The artists each talked about their skills as emcees, DJs, poets. and singers to bridge differences. For Mandeep Sethi, aka SETI X, he spoke of music as a way “to elevate the other person’s understanding, to elevate your own understanding. Sikh means student, which means your testament to God is to be a student, is to learn.”

During the panel discussion, Dyson asked Kweli about a viral Twitter debate that trended after he tweeted the words, “Hip-hop heals.”

Referencing tweets which pointed towards hip-hop’s reputation as a source of misogyny and violence, Kweli explained, “Hip-hop has been a healing force for me, but maybe that’s more unique than I thought.”

Even as some of the artists acknowledged how hip-hop still struggles with a negative connotation, each performer said they use rap as a way of healing their communities and themselves.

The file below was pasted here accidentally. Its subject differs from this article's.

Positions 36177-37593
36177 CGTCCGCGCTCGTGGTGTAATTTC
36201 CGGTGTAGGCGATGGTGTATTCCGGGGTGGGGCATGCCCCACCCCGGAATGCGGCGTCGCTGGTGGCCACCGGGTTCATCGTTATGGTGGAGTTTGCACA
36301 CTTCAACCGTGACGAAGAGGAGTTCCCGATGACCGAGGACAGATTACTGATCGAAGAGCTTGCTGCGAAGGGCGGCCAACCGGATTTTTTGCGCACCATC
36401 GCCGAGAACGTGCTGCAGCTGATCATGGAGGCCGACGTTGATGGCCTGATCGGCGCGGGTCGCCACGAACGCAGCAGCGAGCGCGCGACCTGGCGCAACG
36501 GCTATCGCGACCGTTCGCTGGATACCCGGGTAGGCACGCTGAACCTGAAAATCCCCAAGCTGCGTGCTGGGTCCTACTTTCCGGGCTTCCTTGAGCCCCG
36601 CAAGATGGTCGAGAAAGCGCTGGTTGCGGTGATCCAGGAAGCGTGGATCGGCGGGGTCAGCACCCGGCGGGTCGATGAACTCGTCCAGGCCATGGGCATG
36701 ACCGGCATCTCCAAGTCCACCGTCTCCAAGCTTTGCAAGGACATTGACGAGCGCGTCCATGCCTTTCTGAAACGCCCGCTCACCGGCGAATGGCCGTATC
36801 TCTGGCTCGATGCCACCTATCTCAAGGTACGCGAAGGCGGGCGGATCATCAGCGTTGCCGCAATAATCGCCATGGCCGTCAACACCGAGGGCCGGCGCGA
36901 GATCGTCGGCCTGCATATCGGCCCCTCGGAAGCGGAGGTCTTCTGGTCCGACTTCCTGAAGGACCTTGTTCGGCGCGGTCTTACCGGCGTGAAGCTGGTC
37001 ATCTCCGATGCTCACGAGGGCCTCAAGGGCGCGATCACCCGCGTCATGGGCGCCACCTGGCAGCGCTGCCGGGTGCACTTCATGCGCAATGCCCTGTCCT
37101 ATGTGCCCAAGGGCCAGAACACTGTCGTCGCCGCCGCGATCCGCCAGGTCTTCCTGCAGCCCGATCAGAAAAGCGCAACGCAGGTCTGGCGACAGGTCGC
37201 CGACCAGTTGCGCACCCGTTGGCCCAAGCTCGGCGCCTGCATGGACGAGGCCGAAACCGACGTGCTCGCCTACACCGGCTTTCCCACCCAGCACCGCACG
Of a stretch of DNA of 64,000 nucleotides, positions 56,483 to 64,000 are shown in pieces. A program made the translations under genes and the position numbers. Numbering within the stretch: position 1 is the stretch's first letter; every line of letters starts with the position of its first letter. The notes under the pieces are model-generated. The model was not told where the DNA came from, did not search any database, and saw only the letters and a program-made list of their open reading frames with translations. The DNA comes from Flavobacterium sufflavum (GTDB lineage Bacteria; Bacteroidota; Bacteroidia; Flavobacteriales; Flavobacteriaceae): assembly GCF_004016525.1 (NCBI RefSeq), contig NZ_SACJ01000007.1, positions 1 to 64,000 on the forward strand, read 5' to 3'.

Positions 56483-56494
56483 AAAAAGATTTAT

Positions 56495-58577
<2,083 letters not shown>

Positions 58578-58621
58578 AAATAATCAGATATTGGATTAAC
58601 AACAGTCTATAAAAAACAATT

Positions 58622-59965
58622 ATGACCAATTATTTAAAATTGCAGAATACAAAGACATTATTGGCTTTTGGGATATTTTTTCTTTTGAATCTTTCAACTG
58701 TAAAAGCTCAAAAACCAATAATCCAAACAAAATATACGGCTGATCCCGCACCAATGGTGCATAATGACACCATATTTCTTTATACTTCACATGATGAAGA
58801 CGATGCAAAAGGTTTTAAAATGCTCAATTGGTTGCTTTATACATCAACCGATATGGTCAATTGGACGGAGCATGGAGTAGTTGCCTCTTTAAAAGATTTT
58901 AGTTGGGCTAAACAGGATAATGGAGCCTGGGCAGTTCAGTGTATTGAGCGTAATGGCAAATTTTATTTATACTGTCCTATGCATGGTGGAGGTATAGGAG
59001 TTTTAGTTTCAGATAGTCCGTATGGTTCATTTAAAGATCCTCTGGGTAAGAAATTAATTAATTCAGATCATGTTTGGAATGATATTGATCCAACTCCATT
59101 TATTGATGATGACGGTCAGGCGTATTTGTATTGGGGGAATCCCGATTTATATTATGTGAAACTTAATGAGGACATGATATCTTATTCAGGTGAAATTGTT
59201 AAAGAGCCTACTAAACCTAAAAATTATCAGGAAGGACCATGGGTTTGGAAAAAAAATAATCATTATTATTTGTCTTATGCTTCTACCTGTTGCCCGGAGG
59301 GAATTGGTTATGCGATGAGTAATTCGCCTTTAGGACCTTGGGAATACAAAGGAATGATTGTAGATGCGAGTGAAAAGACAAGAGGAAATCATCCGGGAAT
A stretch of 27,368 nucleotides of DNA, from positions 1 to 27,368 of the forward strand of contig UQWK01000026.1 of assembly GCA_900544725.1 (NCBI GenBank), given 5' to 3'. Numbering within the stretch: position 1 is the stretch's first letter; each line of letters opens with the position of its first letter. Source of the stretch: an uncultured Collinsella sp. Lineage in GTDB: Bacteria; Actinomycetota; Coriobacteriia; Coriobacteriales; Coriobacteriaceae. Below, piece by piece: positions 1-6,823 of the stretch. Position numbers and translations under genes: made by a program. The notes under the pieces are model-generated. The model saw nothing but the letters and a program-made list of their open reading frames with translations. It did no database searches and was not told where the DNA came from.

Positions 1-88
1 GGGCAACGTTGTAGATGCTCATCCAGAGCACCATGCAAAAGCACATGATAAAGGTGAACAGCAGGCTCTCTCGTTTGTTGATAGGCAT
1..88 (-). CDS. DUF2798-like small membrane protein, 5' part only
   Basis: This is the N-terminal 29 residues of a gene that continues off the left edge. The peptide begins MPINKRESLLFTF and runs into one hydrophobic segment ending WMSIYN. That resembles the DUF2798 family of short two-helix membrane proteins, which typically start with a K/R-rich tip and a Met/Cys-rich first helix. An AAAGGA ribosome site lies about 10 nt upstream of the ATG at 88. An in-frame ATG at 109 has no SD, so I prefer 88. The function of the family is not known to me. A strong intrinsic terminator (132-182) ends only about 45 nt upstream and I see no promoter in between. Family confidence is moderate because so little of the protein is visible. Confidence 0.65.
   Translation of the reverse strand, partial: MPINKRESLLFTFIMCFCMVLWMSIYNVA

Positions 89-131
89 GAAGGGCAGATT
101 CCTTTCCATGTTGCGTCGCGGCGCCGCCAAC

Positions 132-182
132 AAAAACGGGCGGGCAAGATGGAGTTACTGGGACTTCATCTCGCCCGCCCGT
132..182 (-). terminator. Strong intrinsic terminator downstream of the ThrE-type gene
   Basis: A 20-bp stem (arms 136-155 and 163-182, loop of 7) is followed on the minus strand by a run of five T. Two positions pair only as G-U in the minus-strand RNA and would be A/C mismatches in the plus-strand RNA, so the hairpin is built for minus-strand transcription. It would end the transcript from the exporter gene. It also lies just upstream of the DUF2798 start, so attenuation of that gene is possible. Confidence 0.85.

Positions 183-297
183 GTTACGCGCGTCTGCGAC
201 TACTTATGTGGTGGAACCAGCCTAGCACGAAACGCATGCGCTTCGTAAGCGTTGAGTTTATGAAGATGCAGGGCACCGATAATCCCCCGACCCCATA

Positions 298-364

For Professor Dyson, and the artists gathered, “The real obscenity is what the music is pointing to.”

The original posting on the event can be read at the Berkley Center website IMG_2590

Pastrix by Nadia Bolz-Weber

Pastrix CoverJust glancing at the tattoos on her arms you wouldn’t notice anything in particular. You may wonder why a person wearing a clerical collar has tattoos, or you may wonder why someone with tattoos is wearing a clerical collar. Either way the first glance is a bit jarring.

Look further, and the tattoos aren’t of mermaids, butterflies, or even flames; they are one of the oldest Christian art forms, iconography showing Byzantine images of Christian saints. One in particular of Mary Magdalene seems somewhat faded.